Prompt to save unsaved changes in Deck options

Dialogs such as Preferences or Edit Current save changes without requiring user to confirm them via buttons such as Ok or Apply. Other dialogs such Card Types will warn if you try closing it without saving changes.

Not only Deck options will silently discard changes instead of saving, but its save button is located in such an unconventional place that it’s not obvious that you have to press in order to save changes. Moreover, if you close the dialog without saving, you might not notice that you haven’t saved the changes for quite a while.

The solution would be to either save changes at once or prompt the user to save if there are any unsaved changes. Also it would be nice if the Save button was moved to the conventional position.


The save button is a big button, with color contrast. Add to that that every window (I can think of) in Anki has a button to close it, and that in the Deck options menu that Save button is the only such button, I think it’s quite hard to actually miss it…

However, I agree that preferences could just be updated as soon as you change them, and get rid of the Save button at once.

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Just the other day I saw a topic by a user who clearly missed the button, but while I was replying to it the user deleted it, and it is not the first time I see it.

The button is clearly visible, but it is located in such an unconventional place that even when you see it you will not immediately connect it with saving the dialog. It looks like it is related to the drop-down list only.

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I once knew someone who worked at an interface for a software used in nuclear power stations. One day, the nuclear plant asked him to add a pop-up when clicking on a button, to ensure people really new what they were doing before clicking that button, so he did. But some time later, they came back asking for a second pop-up, because people didn’t read the first pop-up: they just knew where to “make this pop-up happy” button was, so they clicked it without even reading it. So he added a second pop-up, to make it clear that it was an important decision to click that button. But it still wasn’t enough, so he had to add a third pop-up which requires explicit user input (ie. type in a field a certain sentence before proceeding) to ensure the users were reading the pop-up content.

In short: even if you are handing a nuclear power plant, you don’t necessarily read a tenth of the content of pop-ups like Anki’s deck option. Now, imagine you’re a user who has spent so little attention to that pop-up they can’t even find the most visible button on it. Do you really think they know what modifications they did to that settings? Or, rephrased: for the few users that are unable to find that “Save” button, do you really think it would help them if you could put it in a way they would even have to think less to find it? Or would it be like putting a “change my settings randomly” button in the middle of the interface?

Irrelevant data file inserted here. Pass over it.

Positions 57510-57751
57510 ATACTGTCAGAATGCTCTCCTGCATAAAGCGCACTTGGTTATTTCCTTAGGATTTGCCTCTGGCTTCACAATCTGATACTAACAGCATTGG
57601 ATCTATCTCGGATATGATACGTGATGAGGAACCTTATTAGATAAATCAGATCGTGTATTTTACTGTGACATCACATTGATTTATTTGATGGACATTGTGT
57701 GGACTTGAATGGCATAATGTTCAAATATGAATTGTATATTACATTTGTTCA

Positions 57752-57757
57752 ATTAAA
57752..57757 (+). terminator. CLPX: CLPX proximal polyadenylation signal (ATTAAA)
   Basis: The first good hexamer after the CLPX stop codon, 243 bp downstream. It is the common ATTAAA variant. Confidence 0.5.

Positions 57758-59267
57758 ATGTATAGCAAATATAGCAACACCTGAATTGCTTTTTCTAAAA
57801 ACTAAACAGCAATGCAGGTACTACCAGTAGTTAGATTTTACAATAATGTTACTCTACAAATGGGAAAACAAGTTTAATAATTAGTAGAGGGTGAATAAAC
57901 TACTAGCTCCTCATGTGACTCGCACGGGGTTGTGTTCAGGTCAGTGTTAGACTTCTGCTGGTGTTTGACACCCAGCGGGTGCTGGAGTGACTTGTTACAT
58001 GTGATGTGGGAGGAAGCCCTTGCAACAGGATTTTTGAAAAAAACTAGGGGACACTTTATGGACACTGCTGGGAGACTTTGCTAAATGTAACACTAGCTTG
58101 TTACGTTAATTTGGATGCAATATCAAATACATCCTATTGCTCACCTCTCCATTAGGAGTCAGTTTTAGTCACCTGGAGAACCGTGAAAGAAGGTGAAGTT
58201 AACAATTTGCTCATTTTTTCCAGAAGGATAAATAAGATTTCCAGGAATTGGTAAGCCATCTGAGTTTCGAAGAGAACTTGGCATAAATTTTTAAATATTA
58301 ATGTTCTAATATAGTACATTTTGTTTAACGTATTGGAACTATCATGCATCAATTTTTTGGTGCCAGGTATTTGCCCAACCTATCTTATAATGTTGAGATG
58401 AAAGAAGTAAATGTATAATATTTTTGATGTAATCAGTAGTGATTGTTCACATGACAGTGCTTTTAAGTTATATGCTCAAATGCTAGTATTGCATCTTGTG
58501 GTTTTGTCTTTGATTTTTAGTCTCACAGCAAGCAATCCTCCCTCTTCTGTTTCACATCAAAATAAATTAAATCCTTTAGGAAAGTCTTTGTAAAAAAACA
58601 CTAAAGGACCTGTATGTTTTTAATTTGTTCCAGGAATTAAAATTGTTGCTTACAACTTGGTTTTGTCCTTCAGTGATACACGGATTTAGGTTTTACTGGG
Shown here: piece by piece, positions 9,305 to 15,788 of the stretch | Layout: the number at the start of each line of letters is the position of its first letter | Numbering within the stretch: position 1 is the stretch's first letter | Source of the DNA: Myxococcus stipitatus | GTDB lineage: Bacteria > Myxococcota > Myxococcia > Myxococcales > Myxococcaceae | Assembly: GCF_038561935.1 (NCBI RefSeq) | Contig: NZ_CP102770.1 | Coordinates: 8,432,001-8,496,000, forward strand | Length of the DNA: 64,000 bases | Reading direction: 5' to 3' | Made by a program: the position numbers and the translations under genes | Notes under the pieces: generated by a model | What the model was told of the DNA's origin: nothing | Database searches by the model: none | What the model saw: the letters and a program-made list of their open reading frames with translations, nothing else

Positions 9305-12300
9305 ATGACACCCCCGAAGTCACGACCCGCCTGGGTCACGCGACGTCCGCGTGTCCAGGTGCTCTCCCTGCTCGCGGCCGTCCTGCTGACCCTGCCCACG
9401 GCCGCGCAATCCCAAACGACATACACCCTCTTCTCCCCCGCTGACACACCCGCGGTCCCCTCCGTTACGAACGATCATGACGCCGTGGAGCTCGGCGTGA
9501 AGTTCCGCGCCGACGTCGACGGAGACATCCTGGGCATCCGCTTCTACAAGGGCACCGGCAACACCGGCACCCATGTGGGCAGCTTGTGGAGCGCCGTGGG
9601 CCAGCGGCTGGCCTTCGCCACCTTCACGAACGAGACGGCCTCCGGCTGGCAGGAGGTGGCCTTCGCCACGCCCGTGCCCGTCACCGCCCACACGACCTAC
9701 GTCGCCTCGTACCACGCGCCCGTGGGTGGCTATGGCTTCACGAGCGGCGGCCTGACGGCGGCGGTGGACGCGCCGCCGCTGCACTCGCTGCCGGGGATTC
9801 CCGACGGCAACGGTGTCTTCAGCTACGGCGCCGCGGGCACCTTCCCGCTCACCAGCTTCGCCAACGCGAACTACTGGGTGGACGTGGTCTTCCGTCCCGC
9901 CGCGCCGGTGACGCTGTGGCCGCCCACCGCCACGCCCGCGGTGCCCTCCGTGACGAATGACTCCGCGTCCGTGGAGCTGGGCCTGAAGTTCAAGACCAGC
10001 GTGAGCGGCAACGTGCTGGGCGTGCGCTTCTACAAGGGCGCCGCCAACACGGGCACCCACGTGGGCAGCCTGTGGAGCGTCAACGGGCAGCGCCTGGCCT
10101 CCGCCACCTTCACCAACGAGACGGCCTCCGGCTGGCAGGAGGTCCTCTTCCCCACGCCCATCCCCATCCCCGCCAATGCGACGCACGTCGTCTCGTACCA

My point is that maybe it would be better design to have that button in a better place, but you can’t prevent users from using poorly your interface even with a God-granted UI.


Ha, ha this is so funny story.

Maybe there should be a captcha that allows to close the options window… ha, ha That would focus attention.

Sorry, I don’t want to offend anyone, but please people consider drinking a coffee before starting using Anki.

Anki is for people who want to study complex subjects like languages, medicine, etc. It requires serious intellectual activity. How come they can’t focus a bit more when editing options. I can’t believe…

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Or, rephrased: for the few users that are unable to find that “Save” button, do you really think it would help them if you could put it in a way they would even have to think less to find it?

Yes, absolutely. The interface that you don’t have to think about is the best interface.

Your story is funny but irrelevant though as a message is not a interface. You want to draw attention to the message. You don’t want to draw attention to the interface.

The location of the button is a minor issue, though. The big problem is that Anki silently discards changes. Basically no application does that. Users expect the settings to be silently saved or to be warned about unsaved changes. A reasonable user will assume that the dialog that closed without warning saved the data automatically. Only the most smart and attentive users such as @gnomek would in such case immediately remember that they didn’t press the save button. Other users will notice that their settings weren’t saved when they see Anki behave in the old way, which might take a long time. This might make them sad.

Good point. Confirmation pop ups are often unnecessary and always annoying, in my opinion.

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So if not via pop-ups (that seem to have ultimately worked), how would you solve the mentioned nuclear plant issue?

Give each employee the full manual of the software, with hidden in it the secret key combination that allows them to start the software :stuck_out_tongue:

Good point. IMO, Anki shouldn’t even have a “Save” button, and just save the changes directly…

The idea behind the story was to say that no matter how you design your interface, some users will always understand / use it poorly, or in an unintended way.


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The nuclear plant story is very eloquent and, in my experience, 100% true: people just learn to click OK on these pop-ups automatically, so the only effect of adding more and more popups (IMO) would be adding more complexity to the UI, without solving the problem.

Having said that, I see the problem your describe (it has also happened to me), and I don’t think that adding a pop-up in this particular case will be the end of the world, I’m just saying that, as a general rule, confirmation pop-ups are a poor UI design strategy.


I am not particularly smart. I admit it happened to me to cloze options window without saving at first but when I realized there is a save button I started to save changes. That’s all.